Why Is AMD A Better Choice For Writing Modular JavaScript?

  • Provides a clear proposal for how to approach defining flexible modules.
  • Significantly cleaner than the present global namespace and <script> tag solutions many of us rely on. There’s a clean way to declare stand-alone modules and dependencies they may have.
  • Module definitions are encapsulated, helping us to avoid pollution of the global namespace.
  • Works better than some alternative solutions (eg. CommonJS, which we’ll be looking at shortly). Doesn’t have issues with cross-domain, local or debugging and doesn’t have a reliance on server-side tools to be used. Most AMD loaders support loading modules in the browser without a build process.
  • Provides a ‘transport’ approach for including multiple modules in a single file. Other approaches like CommonJS have yet to agree on a transport format.
  • It’s possible to lazy load scripts if this is needed.

Related Reading

The RequireJS Guide To AMD

What’s the fastest way to load AMD modules?

AMD vs. CJS, what’s the better format?

AMD Is Better For The Web Than CommonJS Modules

The Future Is Modules Not Frameworks

AMD No Longer A CommonJS Specification

On Inventing JavaScript Module Formats And Script Loaders

The AMD Mailing List

AMD Modules With jQuery

The Basics

Unlike Dojo, jQuery really only comes with one file, however given the plugin-based nature of the library, we can demonstrate how straight-forward it is to define an AMD module that uses it below.

    function($, colorPlugin, _){
        // Here we've passed in jQuery, the color plugin and Underscore
        // None of these will be accessible in the global scope, but we
        // can easily reference them below.
        // Pseudo-randomize an array of colors, selecting the first
        // item in the shuffled array
        var shuffleColor = _.first(_.shuffle(['#666','#333','#111']));
        // Animate the background-color of any elements with the class
        // 'item' on the page using the shuffled color
        $('.item').animate({'backgroundColor': shuffleColor });
        return {};
        // What we return can be used by other modules

There is however something missing from this example and it’s the concept of registration.

Registering jQuery As An Async-compatible Module

One of the key features that landed in jQuery 1.7 was support for registering jQuery as an asynchronous module. There are a number of compatible script loaders (including RequireJS and curl) which are capable of loading modules using an asynchronous module format and this means fewer hacks are required to get things working.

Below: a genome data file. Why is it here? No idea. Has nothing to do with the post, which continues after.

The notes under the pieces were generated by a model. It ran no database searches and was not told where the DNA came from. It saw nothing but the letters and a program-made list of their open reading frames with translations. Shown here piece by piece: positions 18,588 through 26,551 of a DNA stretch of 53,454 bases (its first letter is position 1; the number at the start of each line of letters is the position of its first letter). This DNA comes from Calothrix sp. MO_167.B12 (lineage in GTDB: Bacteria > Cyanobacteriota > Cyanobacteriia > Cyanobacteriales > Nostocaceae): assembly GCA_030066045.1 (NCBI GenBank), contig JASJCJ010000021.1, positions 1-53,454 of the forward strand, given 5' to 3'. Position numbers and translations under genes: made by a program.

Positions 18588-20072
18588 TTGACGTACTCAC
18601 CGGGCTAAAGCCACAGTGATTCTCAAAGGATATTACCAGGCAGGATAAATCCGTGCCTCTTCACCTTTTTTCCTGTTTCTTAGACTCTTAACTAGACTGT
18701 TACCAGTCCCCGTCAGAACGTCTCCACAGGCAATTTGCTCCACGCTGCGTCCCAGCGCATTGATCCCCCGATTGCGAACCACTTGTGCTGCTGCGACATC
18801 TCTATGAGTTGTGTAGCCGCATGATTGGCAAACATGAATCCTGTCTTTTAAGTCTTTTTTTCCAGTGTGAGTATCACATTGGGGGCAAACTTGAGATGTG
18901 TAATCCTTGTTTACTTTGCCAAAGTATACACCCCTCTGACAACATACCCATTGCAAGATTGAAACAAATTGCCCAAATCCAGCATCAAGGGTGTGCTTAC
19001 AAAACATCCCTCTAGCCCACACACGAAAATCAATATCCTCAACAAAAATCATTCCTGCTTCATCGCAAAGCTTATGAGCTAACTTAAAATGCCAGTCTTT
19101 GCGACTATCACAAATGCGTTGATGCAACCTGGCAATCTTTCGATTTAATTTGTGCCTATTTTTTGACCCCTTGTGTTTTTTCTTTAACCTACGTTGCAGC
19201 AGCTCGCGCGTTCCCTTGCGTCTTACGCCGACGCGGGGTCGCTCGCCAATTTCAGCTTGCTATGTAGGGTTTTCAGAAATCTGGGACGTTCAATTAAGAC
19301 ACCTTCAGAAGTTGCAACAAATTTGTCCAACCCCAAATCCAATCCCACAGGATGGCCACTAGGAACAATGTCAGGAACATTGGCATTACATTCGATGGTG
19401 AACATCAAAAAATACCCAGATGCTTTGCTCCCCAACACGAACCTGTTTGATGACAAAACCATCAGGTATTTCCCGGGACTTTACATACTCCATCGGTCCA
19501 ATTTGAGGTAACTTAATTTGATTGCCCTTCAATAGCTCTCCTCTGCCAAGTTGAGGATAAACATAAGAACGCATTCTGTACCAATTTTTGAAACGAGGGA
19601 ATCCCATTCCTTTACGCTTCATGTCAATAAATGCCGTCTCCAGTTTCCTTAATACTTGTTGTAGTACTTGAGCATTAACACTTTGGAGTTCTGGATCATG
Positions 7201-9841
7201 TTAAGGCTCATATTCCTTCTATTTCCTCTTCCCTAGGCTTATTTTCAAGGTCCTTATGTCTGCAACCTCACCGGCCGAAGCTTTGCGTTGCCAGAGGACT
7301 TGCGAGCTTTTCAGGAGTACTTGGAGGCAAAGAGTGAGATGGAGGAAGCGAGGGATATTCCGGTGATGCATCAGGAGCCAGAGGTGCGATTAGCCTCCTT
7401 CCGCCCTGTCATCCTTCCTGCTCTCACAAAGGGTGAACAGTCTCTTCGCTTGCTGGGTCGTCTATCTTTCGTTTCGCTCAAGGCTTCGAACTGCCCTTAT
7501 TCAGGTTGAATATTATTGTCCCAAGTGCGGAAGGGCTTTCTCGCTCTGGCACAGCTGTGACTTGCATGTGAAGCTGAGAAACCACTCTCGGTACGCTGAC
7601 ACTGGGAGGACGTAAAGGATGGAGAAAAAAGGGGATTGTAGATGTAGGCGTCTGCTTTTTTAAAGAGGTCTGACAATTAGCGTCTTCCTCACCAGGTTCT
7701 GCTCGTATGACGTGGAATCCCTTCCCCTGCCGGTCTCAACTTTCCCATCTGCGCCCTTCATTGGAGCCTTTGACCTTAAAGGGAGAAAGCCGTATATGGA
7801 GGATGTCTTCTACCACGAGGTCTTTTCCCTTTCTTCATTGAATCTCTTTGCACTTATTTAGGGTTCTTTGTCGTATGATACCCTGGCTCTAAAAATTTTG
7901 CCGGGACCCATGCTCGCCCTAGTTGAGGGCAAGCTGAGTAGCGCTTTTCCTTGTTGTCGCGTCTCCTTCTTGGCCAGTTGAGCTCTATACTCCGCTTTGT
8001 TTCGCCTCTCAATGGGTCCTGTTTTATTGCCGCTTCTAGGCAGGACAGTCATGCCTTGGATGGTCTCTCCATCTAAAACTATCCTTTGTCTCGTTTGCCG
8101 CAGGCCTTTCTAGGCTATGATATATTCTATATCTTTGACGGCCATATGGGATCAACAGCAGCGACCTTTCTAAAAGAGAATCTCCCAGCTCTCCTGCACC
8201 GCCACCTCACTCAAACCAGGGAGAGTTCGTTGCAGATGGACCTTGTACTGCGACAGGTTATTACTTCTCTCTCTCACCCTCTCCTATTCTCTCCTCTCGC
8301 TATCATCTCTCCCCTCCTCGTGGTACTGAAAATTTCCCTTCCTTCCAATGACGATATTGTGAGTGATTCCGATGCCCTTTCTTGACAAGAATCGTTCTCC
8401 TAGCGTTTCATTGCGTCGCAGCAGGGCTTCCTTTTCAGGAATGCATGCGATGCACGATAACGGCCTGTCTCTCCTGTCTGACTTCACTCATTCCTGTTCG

As a result of jQuery’s popularity, AMD loaders need to take into account multiple versions of the library being loaded into the same page as you ideally don’t want several different versions loading at the same time. Loaders have the option of either specifically taking this issue into account or instructing their users that there are known issues with third party scripts and their libraries.

What the 1.7 addition brings to the table is that it helps avoid issues with other third party code on a page accidentally loading up a version of jQuery on the page that the owner wasn’t expecting. You don’t want other instances clobbering your own and so this can be of benefit.

The way this works is that the script loader being employed indicates that it supports multiple jQuery versions by specifying that a property, define.amd.jQuery is equal to true. For those interested in more specific implementation details, we register jQuery as a named module as there is a risk that it can be concatenated with other files which may use AMD’s define() method, but not use a proper concatenation script that understands anonymous AMD module definitions.

The named AMD provides a safety blanket of being both robust and safe for most use-cases.

// Account for the existence of more than one global 
// instances of jQuery in the document, cater for testing 
// .noConflict()

var jQuery = this.jQuery || "jQuery", 
$ = this.$ || "$",
originaljQuery = jQuery,
original$ = $,

define(['jquery'] , function ($) {
    return function () {};

// The very easy to implement flag stating support which 
// would be used by the AMD loader
define.amd = {
    jQuery: true

Smarter jQuery Plugins

I’ve recently discussed some ideas and examples of how jQuery plugins could be written using Universal Module Definition (UMD) patterns here. UMDs define modules that can work on both the client and server, as well as with all popular script loaders available at the moment. Whilst this is still a new area with a lot of concepts still being finalized, feel free to look at the code samples in the section title AMD && CommonJS below and let me know if you feel there’s anything we could do better.

What Script Loaders & Frameworks Support AMD?



AMD Conclusions

The above are very trivial examples of just how useful AMD modules can truly be, but they hopefully provide a foundation for understanding how they work.

You may be interested to know that many visible large applications and companies currently use AMD modules as a part of their architecture. These include IBM and the BBC iPlayer, which highlight just how seriously this format is being considered by developers at an enterprise-level.

For more reasons why many developers are opting to use AMD modules in their applications, you may be interested in this post by James Burke.

CommonJS A Module Format Optimized For The Server